In Flavors & Fragrances, we are progressing with our efforts to shift the Group's product mix from simple ingredients to more complex flavor systems and fragrances. We are also progressing with our restructuring program and other efforts to lower costs. The combination of upgrading our product mix and reducing our cost structure will enable us to deliver sustainable profit growth and additional operating profit margin improvement for the years to come.
Flavors & Fragrances had a good quarter delivering approximately 4.5% profit growth in local currency. The Group also continues to improve its operating profit margin which increased 100 basis points to 16.1% for the quarter. Revenue is off approximately 2% in local currency, stemming from a number of factors, including culling activities.
The Sensient natural ingredients business delivered solid revenue and profit growth driven by higher sales volumes. The beverage flavors businesses in North America and Europe also delivered strong results with both businesses reporting double-digit profit growth in the quarter. We also had strong new wins in fragrances and sweet flavors.
Flavors & Fragrances has come a long way in the past few years but we have a lot more work to do, particularly with optimizing our plants post restructuring. I'm pleased for the Group's margin improvement. If we go back a few years, the Group's operating profit margin was 13.8%, which means we have made considerable progress to get the margin above 16%.
We continue to see encouraging signs below the surface in terms of new product development and projects in our sales pipeline. For example, I’ve spoken about the mix improvement that we’re seeing in fragrances with higher sales of fragrance compounds replacing some of our less competitive aroma chemicals. We have seen other examples like this in most of our flavor businesses and our commercial teams are focused on winning with innovation and new technologies.
We are progressing with restructuring and it should be effectively completed by the end of the year. Restructuring has been a challenge and the related distractions have complicated the efforts of implementing new strategic initiatives. We are continuing to work on optimizing our plants to improve efficiencies. The affected businesses will continue to improve with lower cost and better execution against their respective strategies once we move past restructuring.
There are a lot of positive signs in flavors and fragrances, most prominently the margin improvement. The Group delivered 100 basis points of margin improvement in each of the last two quarters and we expect flavors and fragrances to deliver at least 100 basis points of margin improvement again in the fourth quarter.
In terms of profit growth, we expect double-digit profit growth, excluding currency, in the fourth quarter. But for the year, we are expecting operating profit growth to be the mid-to-high single digit range in local currency.
Asia-Pacific also delivered strong results in the quarter reporting double-digit growth for both revenue and profit in local currency. We saw strong performances in several markets, including Southeast Asia and Japan. We believe we can continue to generate strong growth in Asia-Pacific and we are making significant investments to expand our capabilities in these markets.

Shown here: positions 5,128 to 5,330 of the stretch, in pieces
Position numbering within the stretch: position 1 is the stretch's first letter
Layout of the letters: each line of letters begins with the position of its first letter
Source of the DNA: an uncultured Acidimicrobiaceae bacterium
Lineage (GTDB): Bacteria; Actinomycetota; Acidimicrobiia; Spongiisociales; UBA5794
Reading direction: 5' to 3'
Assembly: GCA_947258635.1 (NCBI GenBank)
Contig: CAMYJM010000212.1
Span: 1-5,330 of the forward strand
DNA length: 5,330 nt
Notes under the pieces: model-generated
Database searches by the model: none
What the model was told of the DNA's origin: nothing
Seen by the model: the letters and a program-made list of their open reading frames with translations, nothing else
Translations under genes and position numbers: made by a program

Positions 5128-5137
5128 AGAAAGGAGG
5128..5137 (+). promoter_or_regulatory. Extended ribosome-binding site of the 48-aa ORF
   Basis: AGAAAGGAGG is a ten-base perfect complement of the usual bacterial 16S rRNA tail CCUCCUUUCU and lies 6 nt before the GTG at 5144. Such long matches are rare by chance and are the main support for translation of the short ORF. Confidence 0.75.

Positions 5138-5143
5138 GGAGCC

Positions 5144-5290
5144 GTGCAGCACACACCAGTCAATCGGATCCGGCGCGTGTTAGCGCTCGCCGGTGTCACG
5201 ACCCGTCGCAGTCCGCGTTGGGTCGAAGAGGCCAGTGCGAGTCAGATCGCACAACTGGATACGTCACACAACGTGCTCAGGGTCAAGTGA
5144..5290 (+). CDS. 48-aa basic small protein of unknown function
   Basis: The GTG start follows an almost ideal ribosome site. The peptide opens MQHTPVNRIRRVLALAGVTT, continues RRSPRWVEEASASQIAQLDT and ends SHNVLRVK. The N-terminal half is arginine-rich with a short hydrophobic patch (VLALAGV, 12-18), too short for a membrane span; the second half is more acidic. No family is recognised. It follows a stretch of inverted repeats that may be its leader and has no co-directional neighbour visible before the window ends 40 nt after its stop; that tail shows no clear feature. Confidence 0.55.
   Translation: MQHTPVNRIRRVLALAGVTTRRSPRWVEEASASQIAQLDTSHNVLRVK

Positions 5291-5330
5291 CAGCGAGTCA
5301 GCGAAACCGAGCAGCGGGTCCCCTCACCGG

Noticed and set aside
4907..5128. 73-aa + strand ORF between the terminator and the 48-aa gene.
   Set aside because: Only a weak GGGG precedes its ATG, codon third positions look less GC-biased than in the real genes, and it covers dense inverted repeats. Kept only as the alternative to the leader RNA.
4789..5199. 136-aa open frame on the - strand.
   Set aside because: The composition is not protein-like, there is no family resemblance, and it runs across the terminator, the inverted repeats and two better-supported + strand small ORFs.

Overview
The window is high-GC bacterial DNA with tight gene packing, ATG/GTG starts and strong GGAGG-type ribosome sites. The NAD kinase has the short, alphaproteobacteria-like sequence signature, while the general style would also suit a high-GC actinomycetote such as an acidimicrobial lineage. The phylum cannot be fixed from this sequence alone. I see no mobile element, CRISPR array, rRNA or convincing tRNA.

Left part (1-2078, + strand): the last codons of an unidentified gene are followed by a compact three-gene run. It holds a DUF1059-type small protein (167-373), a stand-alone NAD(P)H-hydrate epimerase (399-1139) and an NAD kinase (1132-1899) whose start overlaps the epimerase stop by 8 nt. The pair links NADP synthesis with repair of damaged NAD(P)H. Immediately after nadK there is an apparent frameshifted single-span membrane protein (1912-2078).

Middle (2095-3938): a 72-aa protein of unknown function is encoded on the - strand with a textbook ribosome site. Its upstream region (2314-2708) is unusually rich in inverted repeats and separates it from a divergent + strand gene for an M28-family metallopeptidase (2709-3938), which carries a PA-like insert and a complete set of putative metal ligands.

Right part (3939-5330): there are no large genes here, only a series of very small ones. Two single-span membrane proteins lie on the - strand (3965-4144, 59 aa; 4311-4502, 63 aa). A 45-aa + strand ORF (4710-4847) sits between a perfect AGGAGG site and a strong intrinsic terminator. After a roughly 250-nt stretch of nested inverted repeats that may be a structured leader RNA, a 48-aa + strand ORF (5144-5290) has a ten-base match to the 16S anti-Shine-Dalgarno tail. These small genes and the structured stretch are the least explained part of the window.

We opened a new R&D center in Singapore earlier this year. This facility gives us state-of-the-art capabilities that will allow us to work more closely with customers and to sell more sophisticated products in the region. We've been adding technical staff throughout the year and the new resources have already had a positive impact on the Group's performance.
We are also continuing to invest in local production capabilities throughout Asia-Pacific. Expanding our local manufacturing capabilities will reduce both production and logistical costs and it will shorten lead times for key products sold throughout the region. We are excited to add new capabilities to the region and we see a very bright future in these markets.
Asia-Pacific has delivered strong results in both the quarter and year-to-date periods, and I reiterate my expectations for the Group to achieve high single-digit profit growth and potentially double-digit growth in local currency for 2016.
Corporate costs were up from last year's third quarter, primarily because performance-based compensation costs have returned to a more normal level. This is in line with our philosophy to strengthen the connection between pay and performance.
We made several changes to increase this connection over the past three years, including changing the mix of our long-term equity incentive awards so that 100% of those awards consist of performance stock units.
Collectively, we believe these changes combined with our robust stock ownership and holder retirement requirements closely align executive compensation with shareholder returns and expectations.
Our adjusted EPS results for the third quarter were in line with our expectations and we have tightened our guidance for adjusted earnings per share to be in the range of $3.20 to $3.23 for the year. Note that our initial guidance for the year was $3.15 to $3.25 and the current guidance is at that the high end of that estimate.
Overall, I’m very pleased with the company's performance so far this year. In local currency, adjusted EPS was up 8% in the third quarter and 6% year-to-date. Cash flows have been very strong and we are on pace to hit all-time highs for both cash flow from operations and free cash flow.